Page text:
When people discuss suicide as morally wrong behaviour, it’s obvious they don’t understand mental illness. The brain, the part of the body that chooses suicide, is malfunctioning.

Getting help for mental illness while mentally ill is difficult because the part of the body that makes such decisions is sick. It’s like asking someone with a broken leg to walk to the hospital. Not always impossible, but very hard and not a matter of moral failure.

I am religious and understand that mental illness is a spectrum. One person being healthy enough to decide not to die is a place on the spectrum. Some people have the same convictions but still die because their sickness progressed beyond rational thought.

A person with strong morals who loves their family can die from suicide. Maybe that’s a hard pill to swallow but it happens every day.

There are people who think making suicide a moral issue and shaming those who fall victim is an effective method of prevention. WRONG. Mentally ill people already feel like crap. Shame only prevents them from speaking up and getting help which increases their risk of death.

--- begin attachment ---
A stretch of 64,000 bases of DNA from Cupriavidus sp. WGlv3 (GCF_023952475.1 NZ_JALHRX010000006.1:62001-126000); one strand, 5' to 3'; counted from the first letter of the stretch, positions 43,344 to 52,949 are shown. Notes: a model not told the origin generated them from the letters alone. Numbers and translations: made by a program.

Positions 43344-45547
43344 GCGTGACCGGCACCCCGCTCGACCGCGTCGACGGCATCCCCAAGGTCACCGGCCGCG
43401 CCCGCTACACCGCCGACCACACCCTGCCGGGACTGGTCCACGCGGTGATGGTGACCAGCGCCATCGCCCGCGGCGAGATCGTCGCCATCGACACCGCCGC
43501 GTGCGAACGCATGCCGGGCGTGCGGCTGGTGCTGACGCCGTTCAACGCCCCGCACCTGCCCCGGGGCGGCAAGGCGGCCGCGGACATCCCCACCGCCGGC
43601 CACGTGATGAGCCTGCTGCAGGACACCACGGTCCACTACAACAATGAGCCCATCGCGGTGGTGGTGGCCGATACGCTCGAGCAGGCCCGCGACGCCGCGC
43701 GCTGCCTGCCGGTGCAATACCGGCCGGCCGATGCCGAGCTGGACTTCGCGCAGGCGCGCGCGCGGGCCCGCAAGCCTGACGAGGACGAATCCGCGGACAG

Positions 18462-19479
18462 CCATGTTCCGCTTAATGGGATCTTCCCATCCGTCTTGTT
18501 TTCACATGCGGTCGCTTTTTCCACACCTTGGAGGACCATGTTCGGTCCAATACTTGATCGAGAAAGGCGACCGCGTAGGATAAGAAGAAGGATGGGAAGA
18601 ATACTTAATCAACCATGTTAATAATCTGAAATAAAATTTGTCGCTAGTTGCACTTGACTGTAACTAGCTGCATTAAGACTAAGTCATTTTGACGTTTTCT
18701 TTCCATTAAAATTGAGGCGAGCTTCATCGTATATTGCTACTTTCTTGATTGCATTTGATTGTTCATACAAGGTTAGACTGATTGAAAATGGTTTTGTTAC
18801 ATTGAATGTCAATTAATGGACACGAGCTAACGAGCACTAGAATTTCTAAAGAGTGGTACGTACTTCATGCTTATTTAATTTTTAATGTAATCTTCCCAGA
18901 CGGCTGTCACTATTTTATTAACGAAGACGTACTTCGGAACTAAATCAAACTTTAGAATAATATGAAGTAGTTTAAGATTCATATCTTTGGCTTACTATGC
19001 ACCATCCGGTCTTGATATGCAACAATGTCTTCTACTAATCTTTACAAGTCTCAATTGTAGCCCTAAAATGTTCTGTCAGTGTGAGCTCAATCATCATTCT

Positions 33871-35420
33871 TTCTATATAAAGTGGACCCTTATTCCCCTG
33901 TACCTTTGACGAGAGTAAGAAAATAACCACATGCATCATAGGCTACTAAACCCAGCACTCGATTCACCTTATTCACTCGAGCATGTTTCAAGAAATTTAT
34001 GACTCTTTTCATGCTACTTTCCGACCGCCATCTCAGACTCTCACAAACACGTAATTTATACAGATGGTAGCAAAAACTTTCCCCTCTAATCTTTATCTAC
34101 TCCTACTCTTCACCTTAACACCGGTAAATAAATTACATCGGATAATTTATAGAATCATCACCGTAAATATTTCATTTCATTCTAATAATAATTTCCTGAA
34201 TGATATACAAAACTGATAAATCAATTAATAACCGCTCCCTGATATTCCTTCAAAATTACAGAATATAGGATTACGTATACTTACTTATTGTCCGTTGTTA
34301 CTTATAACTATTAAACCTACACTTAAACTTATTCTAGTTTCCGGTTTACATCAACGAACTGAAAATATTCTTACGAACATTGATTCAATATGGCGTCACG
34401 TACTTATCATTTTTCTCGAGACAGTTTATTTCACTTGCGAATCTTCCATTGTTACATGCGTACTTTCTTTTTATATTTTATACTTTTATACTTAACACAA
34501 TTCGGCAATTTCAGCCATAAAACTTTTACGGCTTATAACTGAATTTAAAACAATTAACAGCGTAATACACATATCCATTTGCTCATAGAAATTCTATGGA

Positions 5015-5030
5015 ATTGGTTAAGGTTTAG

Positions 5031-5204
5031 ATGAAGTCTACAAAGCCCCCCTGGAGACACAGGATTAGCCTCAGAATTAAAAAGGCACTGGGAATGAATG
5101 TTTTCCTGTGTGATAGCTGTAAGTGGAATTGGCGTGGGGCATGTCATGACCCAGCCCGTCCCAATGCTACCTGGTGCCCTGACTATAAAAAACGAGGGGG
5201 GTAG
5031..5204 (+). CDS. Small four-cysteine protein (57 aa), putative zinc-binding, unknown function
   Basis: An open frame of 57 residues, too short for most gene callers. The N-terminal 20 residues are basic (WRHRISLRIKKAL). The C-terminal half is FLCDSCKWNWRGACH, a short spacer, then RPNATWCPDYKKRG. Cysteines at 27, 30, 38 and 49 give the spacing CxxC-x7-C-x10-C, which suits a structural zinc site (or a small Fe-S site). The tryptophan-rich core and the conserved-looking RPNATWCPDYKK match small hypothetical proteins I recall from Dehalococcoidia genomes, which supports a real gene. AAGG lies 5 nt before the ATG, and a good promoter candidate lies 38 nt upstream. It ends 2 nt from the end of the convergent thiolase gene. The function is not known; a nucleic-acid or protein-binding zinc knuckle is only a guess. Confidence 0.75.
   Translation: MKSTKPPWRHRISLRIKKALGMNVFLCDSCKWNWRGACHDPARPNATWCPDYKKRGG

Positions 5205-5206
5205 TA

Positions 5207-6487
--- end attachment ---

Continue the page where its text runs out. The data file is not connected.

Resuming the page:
It’s not your fault you’re sick. We want you to win this battle. We want you to stay. Tell us how we can help. Tell me how I can help. Fight with whatever you have left.

I’m obviously not a doctor, I speak only from experience in terms of what has helped me and harmed me. I don’t know anything about Kate Spade- whether she suffered from illness and how, but I hope her soul is at rest and wish healing for her loved ones. I’m only talking about this because when suicide makes headlines, my first thought is my mental struggling people, you’re my people.

I wrote a poem called “A Little Longer” and wanted to save it for a book of poetry about mental illness, but I want to share it now for anyone who’s struggling to be here.

Please fight for yourself.

Mamas, let me appeal to you. If you struggle with depression, tell yourself NOW, before it gets bad, that depression is a LIAR. Your kids need you to stay a little longer. If you are having suicidal thoughts, please say them OUT LOUD. Say them out loud to your doctor. Say them out loud to your husband, your sister, your mother, your best friend. Say them out loud to the Lord. Say them and then ask for HELP. Tell whoever you said them to, that you don’t want to give in.

Please, stay a little longer with us.

Next: What Nobody’s Saying About Kate Spade’s Suicide


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Jenny Rapson
Jenny Rapson is a follower of Christ, a wife and mom of three from Ohio and the editor of For Every Mom. You can email her at [email protected], or follow her on Twitter.